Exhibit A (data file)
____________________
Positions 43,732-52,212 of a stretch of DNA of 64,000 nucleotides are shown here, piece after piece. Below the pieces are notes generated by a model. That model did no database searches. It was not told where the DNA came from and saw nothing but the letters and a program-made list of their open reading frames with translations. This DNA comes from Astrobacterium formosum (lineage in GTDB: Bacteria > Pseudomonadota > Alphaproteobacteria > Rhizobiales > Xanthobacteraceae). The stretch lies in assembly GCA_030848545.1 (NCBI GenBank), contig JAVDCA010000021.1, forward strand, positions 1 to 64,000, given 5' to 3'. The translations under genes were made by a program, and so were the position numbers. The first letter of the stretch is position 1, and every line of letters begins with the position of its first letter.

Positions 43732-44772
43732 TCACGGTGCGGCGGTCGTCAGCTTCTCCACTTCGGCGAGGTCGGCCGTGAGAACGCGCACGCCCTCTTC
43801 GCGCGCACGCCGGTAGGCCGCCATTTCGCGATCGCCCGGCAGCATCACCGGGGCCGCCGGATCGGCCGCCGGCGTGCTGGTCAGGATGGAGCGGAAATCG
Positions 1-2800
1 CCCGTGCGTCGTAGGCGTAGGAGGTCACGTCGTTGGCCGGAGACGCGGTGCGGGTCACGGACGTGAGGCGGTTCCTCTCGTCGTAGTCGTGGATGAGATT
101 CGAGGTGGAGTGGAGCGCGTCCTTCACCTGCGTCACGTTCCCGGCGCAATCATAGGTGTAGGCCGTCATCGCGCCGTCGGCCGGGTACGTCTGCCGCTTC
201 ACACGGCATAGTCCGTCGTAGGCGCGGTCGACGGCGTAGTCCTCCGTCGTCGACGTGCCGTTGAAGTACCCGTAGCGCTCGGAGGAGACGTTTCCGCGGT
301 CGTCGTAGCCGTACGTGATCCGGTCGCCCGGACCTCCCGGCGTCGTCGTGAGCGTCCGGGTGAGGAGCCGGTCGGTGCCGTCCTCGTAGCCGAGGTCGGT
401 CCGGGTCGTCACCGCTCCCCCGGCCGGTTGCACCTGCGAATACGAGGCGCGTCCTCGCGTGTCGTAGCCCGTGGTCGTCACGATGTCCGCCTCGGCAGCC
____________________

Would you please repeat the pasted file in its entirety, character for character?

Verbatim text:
Positions 43,732-52,212 of a stretch of DNA of 64,000 nucleotides are shown here, piece after piece. Below the pieces are notes generated by a model. That model did no database searches. It was not told where the DNA came from and saw nothing but the letters and a program-made list of their open reading frames with translations. This DNA comes from Astrobacterium formosum (lineage in GTDB: Bacteria > Pseudomonadota > Alphaproteobacteria > Rhizobiales > Xanthobacteraceae). The stretch lies in assembly GCA_030848545.1 (NCBI GenBank), contig JAVDCA010000021.1, forward strand, positions 1 to 64,000, given 5' to 3'. The translations under genes were made by a program, and so were the position numbers. The first letter of the stretch is position 1, and every line of letters begins with the position of its first letter.

Positions 43732-44772
43732 TCACGGTGCGGCGGTCGTCAGCTTCTCCACTTCGGCGAGGTCGGCCGTGAGAACGCGCACGCCCTCTTC
43801 GCGCGCACGCCGGTAGGCCGCCATTTCGCGATCGCCCGGCAGCATCACCGGGGCCGCCGGATCGGCCGCCGGCGTGCTGGTCAGGATGGAGCGGAAATCG
Positions 1-2800
1 CCCGTGCGTCGTAGGCGTAGGAGGTCACGTCGTTGGCCGGAGACGCGGTGCGGGTCACGGACGTGAGGCGGTTCCTCTCGTCGTAGTCGTGGATGAGATT
101 CGAGGTGGAGTGGAGCGCGTCCTTCACCTGCGTCACGTTCCCGGCGCAATCATAGGTGTAGGCCGTCATCGCGCCGTCGGCCGGGTACGTCTGCCGCTTC
201 ACACGGCATAGTCCGTCGTAGGCGCGGTCGACGGCGTAGTCCTCCGTCGTCGACGTGCCGTTGAAGTACCCGTAGCGCTCGGAGGAGACGTTTCCGCGGT
301 CGTCGTAGCCGTACGTGATCCGGTCGCCCGGACCTCCCGGCGTCGTCGTGAGCGTCCGGGTGAGGAGCCGGTCGGTGCCGTCCTCGTAGCCGAGGTCGGT
401 CCGGGTCGTCACCGCTCCCCCGGCCGGTTGCACCTGCGAATACGAGGCGCGTCCTCGCGTGTCGTAGCCCGTGGTCGTCACGATGTCCGCCTCGGCAGCC